11. An agitating and spinning mechanism comprising, two shaft means concentrically arranged, support means for said shaft means, means drivably connected to one of said shaft means for rotating said one of said shaft means, means drivably connected to the other of said shaft means for motivating said other of said shaft means, means rotatably carried by said support `means for driving said motivating means, a reversible power shaft means, and self-energizing roller drive means laterally movable with respect to said rotating means, driving means and power shaft means for selectively motion transmittingly connecting said power shaft means with said rotating means or said driving means in response to the direction of said power shaft means for inducing agitating or spinning.
12. In a Washing machine, a tub, an agita-tor in said tub, means for rotatably supporting said tub, a motor, power transmitting means drivingly connecting said motor to said tub for rotating said tub and to said agitator for moving said agitator, said power transmitting means comprising a plurality of self-energizing motion transmitting rollers having different moment arms, and means for seleotively transmitting motion through different combinations of rollers to select predetermined different speed ratios between said motor and said tub or said agitator.
13. In a washing machine, a tub, an agitator in said tub, means for rotatably supporting said tub, a motor, power transmitting means drivingly connecting said motor to said ltub ifor rotating said tub and to said agitator for moving said agitator, said power transmitting means comprising a plurality of self-energizing motion transmitting rollers having different moment arms, one of said rollers relatively axially movably carried on said supporting means, means for selectively transmitting motion through different combinations of rollers to select predetermined different speed ratios between said motor and said tub or said agitator, and means responsive to the axial motion of said one of said rollers relative to said supporting means for braking the rotation of said tub.
14. In a washing machine, a tub, an agitator -in said tub, means for rotatably supporting said tub, a motor, power transmitting means drivingly connecting said motor to said tub for rotating said tub and to said agitator for moving said agitator, said power transmitting means comprising a plurality of self-energizing motion transmitting rollers having diierent moment arms, means for selectively transmitting motion through diiferent combinations of rollers to select predetermined different speed ratios between said motor and said tub or said agitator, and means for reversing the driving connection between said motor and said power transmitting means for selectively rotating said tub or moving said agitator.
15. In combination, a washing machine having an agitator and a spin tub, means for moving said agitator and 18 rotating said tub, said means comprising a support mem ber, a reversible motor supported by said support member, an agitate shaft, a spin shaft concentric with said agitate shaft, a shaft housing latlixed to carry said support member and enclosing said shafts, an agitate drum rotatably supported by said support member and having an integral angularly directed crank member, a spin drum relatively axially threadedly supported on said spin shaft, a pulsator arm assembly having a rocking end universally movably connected to said agitate shaft and a -crank end relatively rotatably connected to said crank member, a driving pinion drivably connected to said motor and having a first portion adjacent said spin drum and a second portion adjacent said agitate drum, a spin roller rotatably and relatively laterally movably supported by said support member between said rst portion and said spin drum, an agitate roller rotatably and relatively laterally movably supported by said support member between said second portion and said agitate drum, means for biasing said spin roller into continuous engagement with said spin drum and said first portion and for biasing said agitate roller into continuous engagement with said agitate drum and said second portion, and control means for operating said motor in one direction for moving said agitator and in another direction for rotating said spin tub.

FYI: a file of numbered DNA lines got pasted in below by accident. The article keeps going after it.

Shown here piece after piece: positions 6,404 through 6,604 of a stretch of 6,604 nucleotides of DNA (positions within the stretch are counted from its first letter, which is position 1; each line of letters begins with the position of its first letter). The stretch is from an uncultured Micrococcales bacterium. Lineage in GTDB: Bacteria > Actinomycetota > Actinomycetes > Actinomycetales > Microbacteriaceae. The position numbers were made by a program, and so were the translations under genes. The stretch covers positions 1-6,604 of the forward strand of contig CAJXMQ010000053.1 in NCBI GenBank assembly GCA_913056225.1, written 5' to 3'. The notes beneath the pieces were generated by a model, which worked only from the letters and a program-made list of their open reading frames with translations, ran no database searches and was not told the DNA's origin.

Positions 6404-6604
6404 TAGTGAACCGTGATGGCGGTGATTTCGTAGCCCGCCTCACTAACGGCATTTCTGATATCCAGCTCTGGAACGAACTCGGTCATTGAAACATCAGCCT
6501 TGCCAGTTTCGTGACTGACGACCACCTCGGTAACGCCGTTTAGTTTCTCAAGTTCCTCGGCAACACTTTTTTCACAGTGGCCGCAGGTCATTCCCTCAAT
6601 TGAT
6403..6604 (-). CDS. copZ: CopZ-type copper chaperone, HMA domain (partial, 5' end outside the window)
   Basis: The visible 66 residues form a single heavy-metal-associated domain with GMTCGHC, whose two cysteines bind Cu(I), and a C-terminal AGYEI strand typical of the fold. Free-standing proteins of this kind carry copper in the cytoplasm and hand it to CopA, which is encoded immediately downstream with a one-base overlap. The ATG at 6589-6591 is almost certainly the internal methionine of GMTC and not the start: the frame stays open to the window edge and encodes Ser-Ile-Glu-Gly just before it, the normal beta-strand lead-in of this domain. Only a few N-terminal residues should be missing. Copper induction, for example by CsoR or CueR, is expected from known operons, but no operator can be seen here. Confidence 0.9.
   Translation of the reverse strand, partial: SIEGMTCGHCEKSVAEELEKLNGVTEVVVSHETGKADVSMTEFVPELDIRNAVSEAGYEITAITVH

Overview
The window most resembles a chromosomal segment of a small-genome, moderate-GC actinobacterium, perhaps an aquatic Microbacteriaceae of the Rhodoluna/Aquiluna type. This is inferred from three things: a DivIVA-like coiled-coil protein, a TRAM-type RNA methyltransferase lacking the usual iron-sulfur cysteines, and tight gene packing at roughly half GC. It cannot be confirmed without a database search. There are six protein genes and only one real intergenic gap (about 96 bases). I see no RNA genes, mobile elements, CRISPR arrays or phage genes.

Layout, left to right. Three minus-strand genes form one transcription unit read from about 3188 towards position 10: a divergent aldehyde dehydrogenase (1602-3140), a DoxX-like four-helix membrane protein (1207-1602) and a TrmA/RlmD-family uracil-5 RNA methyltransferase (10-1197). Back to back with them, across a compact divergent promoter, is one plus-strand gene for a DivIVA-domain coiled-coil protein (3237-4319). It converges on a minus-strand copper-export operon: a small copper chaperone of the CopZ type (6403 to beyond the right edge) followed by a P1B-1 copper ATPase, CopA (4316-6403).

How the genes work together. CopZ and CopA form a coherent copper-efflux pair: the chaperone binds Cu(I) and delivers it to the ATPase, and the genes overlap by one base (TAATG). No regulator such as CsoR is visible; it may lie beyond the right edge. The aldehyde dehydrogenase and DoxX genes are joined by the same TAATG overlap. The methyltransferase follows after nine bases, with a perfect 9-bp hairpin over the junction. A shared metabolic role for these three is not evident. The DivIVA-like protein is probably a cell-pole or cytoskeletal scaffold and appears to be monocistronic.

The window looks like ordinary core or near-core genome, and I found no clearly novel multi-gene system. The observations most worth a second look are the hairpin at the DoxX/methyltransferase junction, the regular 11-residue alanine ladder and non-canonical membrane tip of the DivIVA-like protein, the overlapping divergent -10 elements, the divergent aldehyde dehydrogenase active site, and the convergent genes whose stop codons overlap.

16. In combination, a washing machine having an agi- 'tator and a spin tub, means for moving said agitator and rotating said tub, said means comprising a support member, a reversible motor, an agitate shaft, a spin shaft concentric with said agitate shaft, a shaft housing aiixed to carry said support member and enclosing said shafts, an agitate drum rotatably supported by said support member and having an angularly directed crank member, a spin drum supported on said spin shaft, a pulsator arm assembly having a rocking end universally movably connected to said agitate shaft and a crank end relatively rotatably connected to said crank member, a driving pinion means drivably connected to said motor and having a first portion adjacent said spin drum and a second portion adjacent said agitate drum, a spin roller rotatably and relatively laterally movably supported by said support member between said first portion and said spin drum, an agitate roller rotatably and relatively laterally movably supported by said support member between said second portion and said agitate drum, means for biasing said spin roller into continuous engagement with said spin drum and said rst portion and for biasing said agitate roller into continuous engagement with said agitate drum and said second portion, and control means for operating said motor in one direction for moving said agitator and in another direction for rotating said spin tub.